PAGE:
Student information:

Cooperative education program

Ready to get started on your cooperative education experience? The information below will help you find the right co-op and answer any questions you have.

Eligibility

Here's what you need to have ready if you want to get started in the program:

Students should be in good academic standing and typically in their sophomore year.

Students must have declared their engineering discipline.

Students should have completed 35-55 credit hours when they begin interviewing for a co-op assignment.

Transfer students may apply during their first semester in the College.

Co-op vs. Internship

What's the difference between an internship and a Co-op?
Find out below which works best for you.

Time commitment

Co-ops are at least three work terms alternated with school, while internships are only one work term of about 12 weeks.

Eligibility with companies

For co-ops, students can find positions after 3 semesters of engineering courses.positions.

Job diversity

Because of multiple rotations, students in co-ops have the opportunity to be given different assignments within a company, whereas internships are limited to one area of responsibility.

Course credit

Co-op students gain up to three credits that can be used as technical electives, where as internships are not credit bearing.

Graduation impact

Co-oping extends graduation by a year, providing at least one full year's worth of experience, where as internships have no impact on graduation date and offer at least one term's worth of experience.
Have questions? We're here to help!

Internship, Co-op, External Relationships Coordinator Teresa Simske is ready to answer all your questions about the process and the experience. 

Teresa graduated from the University of Colorado, Boulder with a Bachelors of Science in Electrical and Computer Engineering and a Masters of Engineering in Engineering Management and Software Engineering.

Her professional career has included government laboratories, start-ups, local companies, a fortune 500, and NGOs. Teresa has worked across all phases of the product lifecycle: research, development, manufacturing, verification, and integration. She brings her experiences with the Women in Engineering Program, 35 years in the Society of Women Engineers, corporate recruiting, and mentoring to her position as WSCOE’s Internships, Co-ops, and External Relations Coordinator.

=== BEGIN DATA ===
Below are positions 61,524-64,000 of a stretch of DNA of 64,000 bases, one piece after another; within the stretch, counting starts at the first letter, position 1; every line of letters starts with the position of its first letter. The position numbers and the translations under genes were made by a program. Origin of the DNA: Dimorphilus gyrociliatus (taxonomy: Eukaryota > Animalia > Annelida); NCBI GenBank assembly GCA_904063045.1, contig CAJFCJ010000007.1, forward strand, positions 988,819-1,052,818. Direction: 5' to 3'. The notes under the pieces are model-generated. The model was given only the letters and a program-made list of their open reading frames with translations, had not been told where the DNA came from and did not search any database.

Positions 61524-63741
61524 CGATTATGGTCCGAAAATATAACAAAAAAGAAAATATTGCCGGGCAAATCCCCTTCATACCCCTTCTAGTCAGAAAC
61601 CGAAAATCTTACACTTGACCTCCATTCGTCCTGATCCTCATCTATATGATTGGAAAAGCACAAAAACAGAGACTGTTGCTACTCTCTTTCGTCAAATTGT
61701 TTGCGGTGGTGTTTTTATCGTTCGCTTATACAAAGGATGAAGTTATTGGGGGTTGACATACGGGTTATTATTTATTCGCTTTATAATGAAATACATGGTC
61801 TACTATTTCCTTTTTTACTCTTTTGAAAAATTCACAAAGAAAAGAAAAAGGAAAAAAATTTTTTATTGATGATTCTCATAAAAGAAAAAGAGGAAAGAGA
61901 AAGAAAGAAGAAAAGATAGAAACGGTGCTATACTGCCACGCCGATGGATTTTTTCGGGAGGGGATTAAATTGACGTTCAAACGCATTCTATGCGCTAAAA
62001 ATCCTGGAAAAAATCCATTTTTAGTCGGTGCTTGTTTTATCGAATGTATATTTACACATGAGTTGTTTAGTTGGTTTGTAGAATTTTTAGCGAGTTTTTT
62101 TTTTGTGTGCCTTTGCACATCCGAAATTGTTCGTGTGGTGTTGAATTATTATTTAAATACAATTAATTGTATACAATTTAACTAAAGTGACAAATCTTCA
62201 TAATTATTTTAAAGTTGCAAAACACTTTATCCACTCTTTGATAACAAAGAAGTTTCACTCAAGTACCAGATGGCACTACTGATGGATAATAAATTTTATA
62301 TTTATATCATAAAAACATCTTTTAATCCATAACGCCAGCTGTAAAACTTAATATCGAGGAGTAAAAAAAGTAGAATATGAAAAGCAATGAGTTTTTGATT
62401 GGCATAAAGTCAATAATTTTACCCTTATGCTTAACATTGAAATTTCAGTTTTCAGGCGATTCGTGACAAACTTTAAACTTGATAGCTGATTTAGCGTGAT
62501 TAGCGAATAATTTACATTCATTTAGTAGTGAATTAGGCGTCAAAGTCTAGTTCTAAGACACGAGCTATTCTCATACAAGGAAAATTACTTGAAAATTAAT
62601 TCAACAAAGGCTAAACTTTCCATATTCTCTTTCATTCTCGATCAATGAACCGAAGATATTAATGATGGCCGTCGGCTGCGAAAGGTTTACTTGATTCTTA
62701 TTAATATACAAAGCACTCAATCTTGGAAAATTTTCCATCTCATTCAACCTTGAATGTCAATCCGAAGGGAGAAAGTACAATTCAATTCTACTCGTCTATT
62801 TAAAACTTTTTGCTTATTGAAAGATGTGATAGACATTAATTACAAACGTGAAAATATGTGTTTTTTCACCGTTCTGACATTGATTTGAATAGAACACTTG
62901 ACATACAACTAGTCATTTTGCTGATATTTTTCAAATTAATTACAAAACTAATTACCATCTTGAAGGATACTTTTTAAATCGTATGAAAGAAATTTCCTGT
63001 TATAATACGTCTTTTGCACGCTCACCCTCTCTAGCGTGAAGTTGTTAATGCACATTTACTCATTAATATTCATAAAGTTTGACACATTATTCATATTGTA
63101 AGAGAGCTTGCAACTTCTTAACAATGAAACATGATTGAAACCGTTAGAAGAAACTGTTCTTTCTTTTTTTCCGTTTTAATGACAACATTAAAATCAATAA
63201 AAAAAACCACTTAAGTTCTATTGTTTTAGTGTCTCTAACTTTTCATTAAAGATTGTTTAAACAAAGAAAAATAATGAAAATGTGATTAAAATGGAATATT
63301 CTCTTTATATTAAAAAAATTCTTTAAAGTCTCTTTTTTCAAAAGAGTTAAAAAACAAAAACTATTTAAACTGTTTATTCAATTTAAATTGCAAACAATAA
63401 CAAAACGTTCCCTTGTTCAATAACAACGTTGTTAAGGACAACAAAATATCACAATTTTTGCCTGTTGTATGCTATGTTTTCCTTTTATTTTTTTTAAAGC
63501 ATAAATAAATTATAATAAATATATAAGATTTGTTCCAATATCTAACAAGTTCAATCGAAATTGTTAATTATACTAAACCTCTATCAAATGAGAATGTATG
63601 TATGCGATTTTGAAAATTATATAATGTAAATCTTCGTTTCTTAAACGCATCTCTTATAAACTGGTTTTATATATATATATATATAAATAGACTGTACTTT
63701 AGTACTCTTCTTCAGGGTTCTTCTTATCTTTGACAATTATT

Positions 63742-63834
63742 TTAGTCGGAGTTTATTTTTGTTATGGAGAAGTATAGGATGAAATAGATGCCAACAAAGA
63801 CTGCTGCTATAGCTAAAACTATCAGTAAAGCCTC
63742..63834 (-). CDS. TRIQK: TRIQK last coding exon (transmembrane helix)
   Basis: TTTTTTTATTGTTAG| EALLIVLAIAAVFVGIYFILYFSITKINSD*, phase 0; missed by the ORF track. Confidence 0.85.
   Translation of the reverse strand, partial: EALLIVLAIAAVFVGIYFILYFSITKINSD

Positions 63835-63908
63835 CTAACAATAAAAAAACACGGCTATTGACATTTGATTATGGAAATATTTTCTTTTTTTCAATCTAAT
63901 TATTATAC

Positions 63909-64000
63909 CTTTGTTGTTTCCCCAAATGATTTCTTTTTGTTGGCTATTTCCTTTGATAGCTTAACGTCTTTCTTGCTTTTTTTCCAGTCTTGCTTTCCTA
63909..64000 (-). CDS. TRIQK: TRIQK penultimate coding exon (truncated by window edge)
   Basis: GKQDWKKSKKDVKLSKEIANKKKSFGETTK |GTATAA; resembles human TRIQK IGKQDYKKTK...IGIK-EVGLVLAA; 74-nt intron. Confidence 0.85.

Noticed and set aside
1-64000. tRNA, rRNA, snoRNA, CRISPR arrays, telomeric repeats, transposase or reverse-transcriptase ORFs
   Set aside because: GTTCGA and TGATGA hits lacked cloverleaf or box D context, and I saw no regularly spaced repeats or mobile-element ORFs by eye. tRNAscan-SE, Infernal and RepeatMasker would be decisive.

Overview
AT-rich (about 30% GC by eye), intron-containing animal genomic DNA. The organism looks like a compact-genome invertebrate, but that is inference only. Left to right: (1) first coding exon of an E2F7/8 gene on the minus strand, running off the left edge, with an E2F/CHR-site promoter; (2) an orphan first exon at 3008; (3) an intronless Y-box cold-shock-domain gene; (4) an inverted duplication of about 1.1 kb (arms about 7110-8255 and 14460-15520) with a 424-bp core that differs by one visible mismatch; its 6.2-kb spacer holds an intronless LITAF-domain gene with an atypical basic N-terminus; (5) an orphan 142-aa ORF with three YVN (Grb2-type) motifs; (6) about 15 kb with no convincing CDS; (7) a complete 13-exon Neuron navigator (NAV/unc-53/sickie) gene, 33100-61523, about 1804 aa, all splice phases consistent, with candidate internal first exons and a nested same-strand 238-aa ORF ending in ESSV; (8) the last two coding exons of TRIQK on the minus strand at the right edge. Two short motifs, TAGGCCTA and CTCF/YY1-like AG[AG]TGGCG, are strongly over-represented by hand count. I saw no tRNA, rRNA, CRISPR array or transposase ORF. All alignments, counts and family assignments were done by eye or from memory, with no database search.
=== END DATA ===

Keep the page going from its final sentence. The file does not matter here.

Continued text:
Through internships, co-ops, and concurrent technical employment, she paid for her own undergraduate education. While these experiences paid tuition and bills, more importantly, they fueled enthusiasm for her coursework and for her passion as a process engineer.

Start your co-op experience

Step 1:

  • Student meets with advisor to determine best semesters for individual degree progression.
  • Note: Deadlines are October 1 for Co-op experiences beginning in spring and March 1 for Co-op experiences beginning in summer.

Step 2:

  • Student completes Co-op application with college Co-op Coordinator.
  • Prepare resume, review resume, mock interviews, and attend Career Readiness Workshops and career fair(s).

Step 3:

  • Student registers for next semester classes and also ENGR 389.

Step 4:

  • Job search via Handshake (and outside for internships), interviews, finalize accepted offer from company.
  • Job searching and networking help is available from co-op coordinator

Student accepts co-op:

  • Drop other classes
  • Keep ENGR 389.
  • Proceed to Step 5.
OR

Student did not receive or accept co-op.

  • Drop ENGR 389.
  • Keep other classes.
  • Repeat Steps 3-4.

Step 5:

  • Student pays tuition and fees for the one-credit ENGR 389 class, based on residency status, which allows conferment of insurance, scholarships, student benefits and active enrollment status to prevent student loan collection process initiation.

Step 6:

  • Student meets with employer for goal and expectation setting.
  • Student engages in co-op experience.

Step 7:

  • Student and employer each complete their own evaluation and submit these to the college Co-op Coordinator.
  • College Co-op Coordinator submits satisfactory/unsatisfactory grade for student.

Step 8:

  • Student schedules wrap-up meeting with co-op coordinator.

Note: Students do not earn credit for internships. Any data for Walter Scott, Jr. College of Engineering students interning is only collected on an ad hoc basis and does not exist for the broad population.